A riveting work of historical detection revealing that the origin of one of the world’s most iconic superheroes hides within it a fascinating family story—and a crucial history of twentieth-century feminism
Wonder Woman, created in 1941, is the most popular female superhero of all time. Aside from Superman and Batman no superhero has lasted as long, or commanded so vast and wildly passionate a following. Like every other superhero, Wonder Woman has a secret identity. Unlike every other superhero, she has also has a secret history.
Harvard historian and New Yorker staff writer Jill Lepore has uncovered an astonishing trove of documents, including the never-before-seen private papers of William Moulton Marston, Wonder Woman’s creator. Beginning in his undergraduate years at Harvard, Marston was influenced by early suffragists and feminists, starting with Emmeline Pankhurst, who was banned from speaking on campus in 1911, when Marston was a freshman. In the 1920s, Marston and his wife, Sadie Elizabeth Holloway, brought into their home Olive Byrne, the niece of Margaret Sanger, one of the most influential feminists of the twentieth century. The Marston family story is a tale of drama, intrigue, and irony. In the 1930s, Marston and Byrne wrote a regular column for Family Circle celebrating conventional family life, even as they themselves pursued lives of extraordinary nonconformity. Marston, internationally known as an expert on truth—he invented the lie detector test—lived a life of secrets, only to spill them on the pages of Wonder Woman.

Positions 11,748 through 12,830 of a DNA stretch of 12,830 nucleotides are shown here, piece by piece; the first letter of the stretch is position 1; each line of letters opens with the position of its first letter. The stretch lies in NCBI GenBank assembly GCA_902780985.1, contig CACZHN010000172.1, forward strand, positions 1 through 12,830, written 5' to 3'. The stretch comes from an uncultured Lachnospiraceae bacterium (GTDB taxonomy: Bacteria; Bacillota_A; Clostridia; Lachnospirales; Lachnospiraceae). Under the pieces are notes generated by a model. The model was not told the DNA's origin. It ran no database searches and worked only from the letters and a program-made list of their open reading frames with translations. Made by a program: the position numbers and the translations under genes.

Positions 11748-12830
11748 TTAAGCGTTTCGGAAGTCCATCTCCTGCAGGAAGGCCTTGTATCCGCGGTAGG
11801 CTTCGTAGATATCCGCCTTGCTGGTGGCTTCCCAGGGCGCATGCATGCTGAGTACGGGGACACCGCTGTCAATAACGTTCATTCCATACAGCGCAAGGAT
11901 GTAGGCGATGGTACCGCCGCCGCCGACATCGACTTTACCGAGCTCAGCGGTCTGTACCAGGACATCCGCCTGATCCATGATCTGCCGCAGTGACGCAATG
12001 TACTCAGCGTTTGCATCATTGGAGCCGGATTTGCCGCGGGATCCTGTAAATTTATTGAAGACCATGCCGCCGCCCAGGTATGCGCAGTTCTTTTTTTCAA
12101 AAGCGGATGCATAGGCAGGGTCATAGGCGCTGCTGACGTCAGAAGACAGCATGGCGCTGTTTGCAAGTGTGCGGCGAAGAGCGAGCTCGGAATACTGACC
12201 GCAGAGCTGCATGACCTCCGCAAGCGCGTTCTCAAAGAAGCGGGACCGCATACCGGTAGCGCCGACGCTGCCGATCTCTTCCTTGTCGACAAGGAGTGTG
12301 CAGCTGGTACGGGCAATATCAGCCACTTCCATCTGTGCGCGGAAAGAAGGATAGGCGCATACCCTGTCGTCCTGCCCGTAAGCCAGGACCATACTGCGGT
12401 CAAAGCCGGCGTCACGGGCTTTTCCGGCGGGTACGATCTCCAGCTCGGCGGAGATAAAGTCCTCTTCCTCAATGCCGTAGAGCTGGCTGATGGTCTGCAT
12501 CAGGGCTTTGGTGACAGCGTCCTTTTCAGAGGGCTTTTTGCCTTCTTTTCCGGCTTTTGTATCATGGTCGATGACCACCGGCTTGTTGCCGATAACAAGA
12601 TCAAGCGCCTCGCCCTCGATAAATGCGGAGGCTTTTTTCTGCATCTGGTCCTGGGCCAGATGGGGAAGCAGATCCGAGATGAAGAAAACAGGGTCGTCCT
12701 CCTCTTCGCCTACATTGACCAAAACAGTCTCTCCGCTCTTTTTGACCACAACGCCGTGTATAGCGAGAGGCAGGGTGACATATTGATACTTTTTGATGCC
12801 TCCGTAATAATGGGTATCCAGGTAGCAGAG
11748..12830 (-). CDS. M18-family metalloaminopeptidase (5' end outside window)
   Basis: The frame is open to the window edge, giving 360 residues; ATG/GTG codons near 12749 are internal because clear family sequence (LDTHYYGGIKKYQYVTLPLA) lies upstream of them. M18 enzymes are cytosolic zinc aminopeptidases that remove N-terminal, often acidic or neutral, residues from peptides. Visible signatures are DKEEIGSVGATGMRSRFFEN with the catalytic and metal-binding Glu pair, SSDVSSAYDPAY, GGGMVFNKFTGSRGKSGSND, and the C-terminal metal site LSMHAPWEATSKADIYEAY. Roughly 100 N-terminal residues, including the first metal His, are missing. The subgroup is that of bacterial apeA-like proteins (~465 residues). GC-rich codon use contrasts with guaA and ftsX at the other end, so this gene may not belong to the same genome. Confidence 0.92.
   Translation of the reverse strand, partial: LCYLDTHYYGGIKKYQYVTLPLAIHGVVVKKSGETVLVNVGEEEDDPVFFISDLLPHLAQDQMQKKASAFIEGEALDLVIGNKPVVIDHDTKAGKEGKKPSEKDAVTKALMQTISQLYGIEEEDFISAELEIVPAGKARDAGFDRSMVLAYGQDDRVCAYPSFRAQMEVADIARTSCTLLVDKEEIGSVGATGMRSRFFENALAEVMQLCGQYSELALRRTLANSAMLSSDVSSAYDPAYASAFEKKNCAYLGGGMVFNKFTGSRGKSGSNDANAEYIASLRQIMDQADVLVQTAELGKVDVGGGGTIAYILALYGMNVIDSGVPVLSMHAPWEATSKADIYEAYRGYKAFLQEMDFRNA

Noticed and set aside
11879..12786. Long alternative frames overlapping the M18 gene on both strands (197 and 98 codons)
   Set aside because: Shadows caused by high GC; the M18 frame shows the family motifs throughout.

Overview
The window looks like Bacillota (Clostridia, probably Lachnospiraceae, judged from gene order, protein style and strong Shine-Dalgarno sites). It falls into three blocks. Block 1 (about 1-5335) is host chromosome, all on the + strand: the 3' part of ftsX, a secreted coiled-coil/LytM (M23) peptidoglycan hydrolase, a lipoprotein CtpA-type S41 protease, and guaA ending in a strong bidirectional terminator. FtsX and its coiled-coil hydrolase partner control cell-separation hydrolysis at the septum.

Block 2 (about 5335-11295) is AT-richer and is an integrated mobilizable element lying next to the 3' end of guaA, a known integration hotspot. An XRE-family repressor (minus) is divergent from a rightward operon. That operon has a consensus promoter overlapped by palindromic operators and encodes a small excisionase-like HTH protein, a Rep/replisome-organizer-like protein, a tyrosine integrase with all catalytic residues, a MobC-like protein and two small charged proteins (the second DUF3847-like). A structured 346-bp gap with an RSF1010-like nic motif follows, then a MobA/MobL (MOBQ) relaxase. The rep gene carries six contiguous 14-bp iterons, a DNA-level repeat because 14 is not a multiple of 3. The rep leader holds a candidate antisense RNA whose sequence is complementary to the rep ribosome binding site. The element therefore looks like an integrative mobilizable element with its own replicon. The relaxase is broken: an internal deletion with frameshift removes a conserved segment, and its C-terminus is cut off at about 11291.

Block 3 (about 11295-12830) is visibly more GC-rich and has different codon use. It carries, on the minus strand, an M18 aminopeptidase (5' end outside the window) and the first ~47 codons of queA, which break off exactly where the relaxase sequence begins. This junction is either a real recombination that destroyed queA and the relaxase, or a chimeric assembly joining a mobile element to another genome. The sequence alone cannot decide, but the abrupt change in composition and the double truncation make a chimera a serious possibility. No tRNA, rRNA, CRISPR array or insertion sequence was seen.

The Secret History of Wonder Woman is a tour de force of intellectual and cultural history. Wonder Woman, Lepore argues, is the missing link in the history of the struggle for women’s rights—a chain of events that begins with the women’s suffrage campaigns of the early 1900s and ends with the troubled place of feminism a century later.
I actually picked up this book to read as I was intrigued by what made this character a friend of mine so passionate about; after reading it though I must confess I am still as intrigued.
Although the material in the book is very interesting, and definitely a worthwhile read for those interested in Wonder Woman, it wasn’t as I expected and was definitely lacking in the visual art side of the character as well as acknowledging those who had visually brought her into being; her artist only getting a few scant lines. With this being said there really is very little I can comment on the secret history of Wonder Woman herself. However, if I wanted to read and review a book about the life of William Marsden Moulton, this would have been the one to read.
If you are looking for something new and great about Wonder Woman, I would give this a miss. It takes entirely too long to read, and this wasn’t helped in the slightest by a dry writing style. Another black mark against the book was the way in which it was edited with too many repeated paragraphs and chunks of information; with a decent editor this could have been a cleaner, tighter read making it not seem as tedious.